Prince Harry and Meghan Markle’s most senior royal aide fact-checked the book Finding Freedom: Harry and Meghan and the Making of a Modern Royal Family to “make sure” authors Omid Scobie and Carolyn Durand “got nothing wrong,” a senior editor at the Mail on Sunday claimed Wednesday in testimony released by the High Court in London. Harry and Meghan have consistently denied they co-operated with Scobie and Durand either directly or indirectly, leaving many observers to wonder why the couple did not complain about the book’s multiple apparent invasions of their privacy. However, in a witness statement released today, Mail on Sunday editor Ted Verity claimed that Sara Latham, a former adviser to the Clintons who headed up Harry and Meghan’s PR operations and now works for the queen, “assisted the authors of ‘Finding Freedom’ by performing a role that was essentially fact-checking.” Meghan is seeking a so-called “summary...
    Zoom and other video conference calls may not be as much of an environmentally-friendly alternative to in-person meetings as many people assumed, according to a new study. But there’s a simple trick to make video conferencing even greener - turn off your camera. Despite a record drop in global carbon emissions in 2020, a pandemic-driven shift to remote work and more at-home entertainment still presents a “significant environmental impact” due to how internet data is stored and transferred around the world, according to a study by Purdue University, Yale University, and the Massachusetts Institute of Technology, released Jan. 14. One hour of videoconferencing emits about 150-1,000 grams of carbon dioxide into the environment, according to the study. The video also requires about 2-12 liters of water. For comparison, 1 gallon of gasoline burned from a car emits about 8,887 grams. However, by turning the camera off during a video call,...
    Politico is defending its decision to allow the Daily Wire’s Ben Shapiro to write Thursday’s Politico Playbook after staff spoke out against Shapiro. “Opposition to impeachment comes from a deep and abiding conservative belief that members of the opposing political tribe want their destruction, not simply to punish Trump for his behavior,” Shapiro wrote. “Republicans believe that Democrats and the overwhelmingly liberal media see impeachment as an attempt to cudgel them collectively by lumping them in with the Capitol rioters thanks to their support for Trump.” His participation in Thursday’s Playbook sparked a backlash internally among Politico staff who said that Shapiro should not have been allowed to guest-write the newsletter. The Daily Beast reported that one staffer said in a Politico company-wide Slack channel that Shapiro has a “long history of bigoted and incendiary commentary.” There are now upwards of 225 people on the @politico Zoom call convened to...
    One of the co-authors of the second impeachment article against President Trump was spotted removing their mask to sneeze in the House of Representatives. Viewers of the impeachment proceedings were shocked when pulled down his mask to sneeze into his hand. Representative David Cicilline was spotted sneezing on camera while Representative Yvette Clark was speaking at the podium just in front of him. Although Cicilline put his mark back on his face, he was not seen sanitising or washing his hands afterwards. Representative David Cicilline was caught pulling down his face mask in order to sneeze Cicilline was spotted sneezing on camera while Representative Yvette Clark was speaking at the podium just in front of him RELATED ARTICLES Previous 1 Next 'I said "Look, she's got vascular dementia"': 'Outraged'... Travellers from ALL of South America may be banned from... Share...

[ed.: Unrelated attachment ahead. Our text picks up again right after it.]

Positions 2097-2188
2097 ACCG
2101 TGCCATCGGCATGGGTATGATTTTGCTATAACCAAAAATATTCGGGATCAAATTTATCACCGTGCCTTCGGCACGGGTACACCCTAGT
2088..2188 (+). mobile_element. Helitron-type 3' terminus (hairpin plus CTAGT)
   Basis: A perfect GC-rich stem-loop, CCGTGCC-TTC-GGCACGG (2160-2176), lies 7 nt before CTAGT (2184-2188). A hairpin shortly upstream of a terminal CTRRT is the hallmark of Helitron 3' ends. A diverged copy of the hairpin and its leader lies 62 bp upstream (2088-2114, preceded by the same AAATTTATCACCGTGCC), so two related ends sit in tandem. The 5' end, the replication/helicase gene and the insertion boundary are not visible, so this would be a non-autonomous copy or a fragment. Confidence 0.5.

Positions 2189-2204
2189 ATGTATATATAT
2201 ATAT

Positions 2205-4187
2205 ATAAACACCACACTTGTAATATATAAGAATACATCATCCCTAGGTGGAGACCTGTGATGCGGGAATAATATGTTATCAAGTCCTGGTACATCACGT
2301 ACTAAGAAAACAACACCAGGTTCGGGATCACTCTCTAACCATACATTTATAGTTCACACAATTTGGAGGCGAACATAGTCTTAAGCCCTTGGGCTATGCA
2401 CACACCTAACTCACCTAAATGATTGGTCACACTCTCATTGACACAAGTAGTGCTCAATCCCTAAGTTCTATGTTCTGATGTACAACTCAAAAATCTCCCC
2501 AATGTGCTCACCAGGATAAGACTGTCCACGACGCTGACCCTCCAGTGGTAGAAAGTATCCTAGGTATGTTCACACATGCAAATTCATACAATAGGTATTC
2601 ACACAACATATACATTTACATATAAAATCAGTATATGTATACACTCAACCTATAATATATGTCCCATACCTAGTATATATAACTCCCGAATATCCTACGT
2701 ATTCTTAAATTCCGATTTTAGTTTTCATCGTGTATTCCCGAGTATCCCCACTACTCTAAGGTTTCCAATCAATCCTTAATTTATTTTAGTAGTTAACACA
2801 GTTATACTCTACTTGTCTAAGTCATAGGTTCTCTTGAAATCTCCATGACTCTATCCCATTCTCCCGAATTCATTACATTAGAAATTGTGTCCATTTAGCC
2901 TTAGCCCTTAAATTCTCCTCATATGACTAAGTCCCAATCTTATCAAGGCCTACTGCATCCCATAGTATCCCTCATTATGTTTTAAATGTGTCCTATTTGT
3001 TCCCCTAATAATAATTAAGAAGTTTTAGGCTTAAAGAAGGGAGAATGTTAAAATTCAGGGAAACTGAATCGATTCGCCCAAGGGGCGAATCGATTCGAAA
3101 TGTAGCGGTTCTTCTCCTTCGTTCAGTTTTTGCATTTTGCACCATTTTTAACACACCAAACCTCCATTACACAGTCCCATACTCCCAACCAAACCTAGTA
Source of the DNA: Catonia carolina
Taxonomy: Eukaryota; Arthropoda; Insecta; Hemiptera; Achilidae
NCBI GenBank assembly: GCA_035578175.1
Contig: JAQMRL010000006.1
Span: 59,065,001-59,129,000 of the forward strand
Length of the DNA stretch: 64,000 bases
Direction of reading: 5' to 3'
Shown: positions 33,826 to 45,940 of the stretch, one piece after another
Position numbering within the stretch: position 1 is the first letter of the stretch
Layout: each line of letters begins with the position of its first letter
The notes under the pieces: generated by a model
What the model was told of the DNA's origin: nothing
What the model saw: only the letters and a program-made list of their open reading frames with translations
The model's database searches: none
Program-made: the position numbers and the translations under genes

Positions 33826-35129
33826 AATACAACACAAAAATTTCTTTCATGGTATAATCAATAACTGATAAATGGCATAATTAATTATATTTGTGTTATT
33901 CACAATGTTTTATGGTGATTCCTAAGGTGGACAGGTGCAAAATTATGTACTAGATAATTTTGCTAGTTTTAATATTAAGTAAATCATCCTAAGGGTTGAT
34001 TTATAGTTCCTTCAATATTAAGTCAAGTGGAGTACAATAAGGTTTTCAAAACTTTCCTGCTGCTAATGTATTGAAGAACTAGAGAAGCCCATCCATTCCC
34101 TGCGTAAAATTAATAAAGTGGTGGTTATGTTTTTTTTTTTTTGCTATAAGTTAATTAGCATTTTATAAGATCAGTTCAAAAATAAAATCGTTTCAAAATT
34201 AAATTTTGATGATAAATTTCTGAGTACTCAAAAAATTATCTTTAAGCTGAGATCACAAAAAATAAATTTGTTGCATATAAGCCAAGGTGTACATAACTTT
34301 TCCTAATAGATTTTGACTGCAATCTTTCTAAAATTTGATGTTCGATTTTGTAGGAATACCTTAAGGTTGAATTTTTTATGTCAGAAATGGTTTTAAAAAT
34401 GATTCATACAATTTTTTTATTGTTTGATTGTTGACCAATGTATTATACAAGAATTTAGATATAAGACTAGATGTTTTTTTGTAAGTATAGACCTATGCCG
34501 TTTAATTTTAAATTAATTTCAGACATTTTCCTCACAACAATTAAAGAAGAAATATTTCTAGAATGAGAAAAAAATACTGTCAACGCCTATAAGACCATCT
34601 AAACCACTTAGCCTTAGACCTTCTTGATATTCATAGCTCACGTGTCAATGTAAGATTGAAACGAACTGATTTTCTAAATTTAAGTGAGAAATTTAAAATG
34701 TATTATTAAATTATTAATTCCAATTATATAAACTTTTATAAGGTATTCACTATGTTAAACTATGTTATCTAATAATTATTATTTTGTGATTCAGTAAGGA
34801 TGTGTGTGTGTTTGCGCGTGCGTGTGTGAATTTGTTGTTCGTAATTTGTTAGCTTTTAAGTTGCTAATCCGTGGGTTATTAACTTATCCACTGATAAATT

Prince Harry and Meghan Markle have had a 'painful' year since Megxit after the couple's nanny moved back to the UK and the pandemic left them feeling 'alone,' the authors of Finding Freedom have claimed.   Carolyn Durand and Omid Scobie, who co-wrote the Duke and Duchess of Sussex's bombshell biography, alleged that moving to LA brought difficult changes for the couple who stepped back as senior royals in March last year.  ‘To be at the point they are at now, having set up an empire and a charity in just over nine months, shows just how hard they have worked to make this transition a success,’ said Omid Scobie, writing in Grazia. 'But it’s taken a lot of work to get here. The journey has been painful.’   The authors went on to say the move has also been challenging for Meghan, 39, who has juggled motherhood with moving house four times. ...
    Dragonlance co-creators Tracy Hickman and Margaret Weis have voluntarily dismissed their $10 million lawsuit against Dungeons & Dragons publisher Wizards of the Coast. In 2020 the pair alleged breach of contract related to a new series of novels set in their famous role-playing universe. How exactly the disagreement has been resolved is unknown. News Brig has reached out to all parties for more information. The Dragonlance Chronicles originated at TSR in the 1980s with Dragons of Autumn Twilight, spawning additional books and RPG supplements set in the high-fantasy world of Krynn. The novels star iconic characters such as Tanis Half-Elven, Raistlin, Flint Fireforge, and Goldmoon — all of which have been largely absent from the reinvigorated 5th edition of D&D. Court documents had claimed that Hickman and Weis were approached in 2017 by Wizards to write a new series of novels. Negotiations included a new licensing agreement between...